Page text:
An experienced family law attorney can provide advice on the best way to proceed during the divorce process. They can guide you through the paperwork involved, advise on the most effective ways to protect yourself financially, and assist you in negotiating a fair settlement.

Should I Hire a Divorce Attorney?

If you're thinking about filing for divorce, you might want to consider hiring a divorce attorney to help guide you through the process. A divorce attorney can provide advice on how to proceed legally and what documents you'll need to file with the court. They can also advise you whether or not you need to hire a family law mediator.

The majority of states require both parties involved in a divorce to retain counsel. However, some states allow either party to represent themselves. If neither party wants to hire a lawyer, they can still go to mediation, where they attempt to negotiate a settlement without involving a judge. But even if you decide to go it alone, it's important to know that you are required by law to file certain papers with the court within a specific timeframe.

What's the Difference Between Marital Property and Separate Property?

Marital property is everything either partner earns or acquires during marriage. It includes things like income, retirement accounts, bank accounts, stocks, bonds, real estate, cars, boats, furniture, appliances, furnishings, jewelry, artwork, antiques, collectibles, pensions, insurance policies, annuities, life insurance policies and anything else you've accumulated over the course of your relationship.

Separate property, however, belongs only to one spouse and doesn't include assets acquired during the marriage. This includes things like money inherited prior to the wedding, gifts received before the marriage, inheritances received after the divorce, prenuptial agreements, postnuptial agreements, property purchased prior to the marriage, and property purchased with premarital funds.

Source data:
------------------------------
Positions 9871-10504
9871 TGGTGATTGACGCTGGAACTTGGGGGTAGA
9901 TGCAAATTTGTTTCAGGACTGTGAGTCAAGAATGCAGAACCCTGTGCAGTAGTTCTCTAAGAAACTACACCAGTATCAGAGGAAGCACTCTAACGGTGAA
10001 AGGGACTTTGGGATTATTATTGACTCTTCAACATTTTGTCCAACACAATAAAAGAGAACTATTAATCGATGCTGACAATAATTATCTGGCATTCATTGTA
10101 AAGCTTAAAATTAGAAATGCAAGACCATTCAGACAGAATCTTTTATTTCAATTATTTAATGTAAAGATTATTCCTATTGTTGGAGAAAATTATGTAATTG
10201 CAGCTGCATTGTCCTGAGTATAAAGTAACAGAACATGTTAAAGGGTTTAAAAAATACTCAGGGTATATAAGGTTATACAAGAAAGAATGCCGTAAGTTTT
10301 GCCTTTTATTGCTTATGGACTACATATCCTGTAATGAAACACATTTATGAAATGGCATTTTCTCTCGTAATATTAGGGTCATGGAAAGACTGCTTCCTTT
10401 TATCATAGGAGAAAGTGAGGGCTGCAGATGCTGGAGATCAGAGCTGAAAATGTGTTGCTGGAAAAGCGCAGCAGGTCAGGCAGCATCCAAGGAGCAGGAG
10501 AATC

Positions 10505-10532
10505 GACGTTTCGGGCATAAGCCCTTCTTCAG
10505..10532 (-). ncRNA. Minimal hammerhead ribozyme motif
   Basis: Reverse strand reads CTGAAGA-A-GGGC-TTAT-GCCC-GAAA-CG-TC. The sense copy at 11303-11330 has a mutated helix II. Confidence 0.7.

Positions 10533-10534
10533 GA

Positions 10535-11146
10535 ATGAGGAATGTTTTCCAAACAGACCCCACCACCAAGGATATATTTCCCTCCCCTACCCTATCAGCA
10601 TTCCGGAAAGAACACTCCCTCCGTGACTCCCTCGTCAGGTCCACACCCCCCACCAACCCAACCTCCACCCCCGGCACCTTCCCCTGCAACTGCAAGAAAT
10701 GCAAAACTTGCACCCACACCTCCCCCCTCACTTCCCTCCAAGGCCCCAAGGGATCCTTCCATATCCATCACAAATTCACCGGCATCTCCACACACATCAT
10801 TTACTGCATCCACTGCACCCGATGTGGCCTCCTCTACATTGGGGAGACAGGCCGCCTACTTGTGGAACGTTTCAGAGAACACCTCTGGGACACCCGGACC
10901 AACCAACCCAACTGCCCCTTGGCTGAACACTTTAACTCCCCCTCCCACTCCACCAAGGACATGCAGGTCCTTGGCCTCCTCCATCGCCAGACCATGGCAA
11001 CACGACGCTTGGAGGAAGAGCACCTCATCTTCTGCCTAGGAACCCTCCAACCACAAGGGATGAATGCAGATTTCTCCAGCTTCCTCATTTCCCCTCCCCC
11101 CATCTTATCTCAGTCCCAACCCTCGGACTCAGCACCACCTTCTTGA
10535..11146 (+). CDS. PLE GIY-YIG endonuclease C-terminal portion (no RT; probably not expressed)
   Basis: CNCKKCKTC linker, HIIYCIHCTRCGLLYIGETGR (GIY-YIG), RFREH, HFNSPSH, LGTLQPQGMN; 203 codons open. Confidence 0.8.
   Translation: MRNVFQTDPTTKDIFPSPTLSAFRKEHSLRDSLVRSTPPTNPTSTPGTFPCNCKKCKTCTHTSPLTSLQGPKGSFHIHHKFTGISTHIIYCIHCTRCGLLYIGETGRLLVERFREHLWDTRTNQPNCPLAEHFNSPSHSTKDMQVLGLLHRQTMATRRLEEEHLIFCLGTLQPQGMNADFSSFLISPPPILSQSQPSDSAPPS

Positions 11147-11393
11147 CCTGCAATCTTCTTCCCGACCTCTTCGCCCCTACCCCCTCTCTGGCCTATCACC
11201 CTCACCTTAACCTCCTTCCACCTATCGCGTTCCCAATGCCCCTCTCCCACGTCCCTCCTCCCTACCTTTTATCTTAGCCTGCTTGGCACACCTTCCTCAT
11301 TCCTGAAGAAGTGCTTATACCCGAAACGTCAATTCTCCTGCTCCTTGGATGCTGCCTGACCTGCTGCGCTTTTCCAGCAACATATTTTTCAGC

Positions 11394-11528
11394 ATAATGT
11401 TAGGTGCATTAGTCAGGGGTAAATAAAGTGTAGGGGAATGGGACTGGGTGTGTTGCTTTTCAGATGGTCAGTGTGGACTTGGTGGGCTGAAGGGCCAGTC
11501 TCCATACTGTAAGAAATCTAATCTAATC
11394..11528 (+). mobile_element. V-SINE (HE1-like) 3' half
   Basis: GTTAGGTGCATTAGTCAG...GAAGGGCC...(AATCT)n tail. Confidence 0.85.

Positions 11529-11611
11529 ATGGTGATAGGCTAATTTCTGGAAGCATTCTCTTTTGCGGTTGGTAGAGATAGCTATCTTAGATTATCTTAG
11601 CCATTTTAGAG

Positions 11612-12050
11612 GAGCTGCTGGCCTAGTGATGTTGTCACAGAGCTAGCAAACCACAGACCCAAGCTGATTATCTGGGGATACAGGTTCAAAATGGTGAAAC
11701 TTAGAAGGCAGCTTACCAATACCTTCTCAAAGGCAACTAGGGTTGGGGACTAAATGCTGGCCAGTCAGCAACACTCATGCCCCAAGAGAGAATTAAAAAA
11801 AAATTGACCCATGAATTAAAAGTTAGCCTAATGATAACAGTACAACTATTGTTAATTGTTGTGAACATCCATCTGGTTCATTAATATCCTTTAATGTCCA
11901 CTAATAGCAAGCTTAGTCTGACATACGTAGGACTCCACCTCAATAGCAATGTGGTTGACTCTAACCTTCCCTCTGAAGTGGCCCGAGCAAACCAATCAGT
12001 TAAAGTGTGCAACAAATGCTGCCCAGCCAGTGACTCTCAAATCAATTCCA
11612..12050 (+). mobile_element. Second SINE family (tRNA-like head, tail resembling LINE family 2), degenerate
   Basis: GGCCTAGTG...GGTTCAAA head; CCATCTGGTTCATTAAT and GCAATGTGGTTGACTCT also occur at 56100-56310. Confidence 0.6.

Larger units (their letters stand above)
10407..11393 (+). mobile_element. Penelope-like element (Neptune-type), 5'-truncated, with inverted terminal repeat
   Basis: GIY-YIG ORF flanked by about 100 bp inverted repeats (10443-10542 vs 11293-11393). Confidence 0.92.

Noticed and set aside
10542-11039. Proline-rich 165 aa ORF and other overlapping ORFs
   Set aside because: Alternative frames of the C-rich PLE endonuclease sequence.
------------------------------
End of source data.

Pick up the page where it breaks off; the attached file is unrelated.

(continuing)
The rules differ by state, but most states require each party to disclose their financial situation upon filing for divorce. If there are joint debts, it's important to know how much each person owes on those loans.

What's the Difference Between Community Property and Common Law Property?

Community property states don't require spouses to prove anything to determine whether assets are jointly owned. However, there's still some proof required to show how the parties came into possession of the property. For example, if you bought a house together, it could be determined that half of the down payment is yours because you paid for it with your personal funds.

In some cases, courts will award both spouses equal shares of the property. But in others, judges will take into account things like the length of the marriage, the age of the children, and the source of income.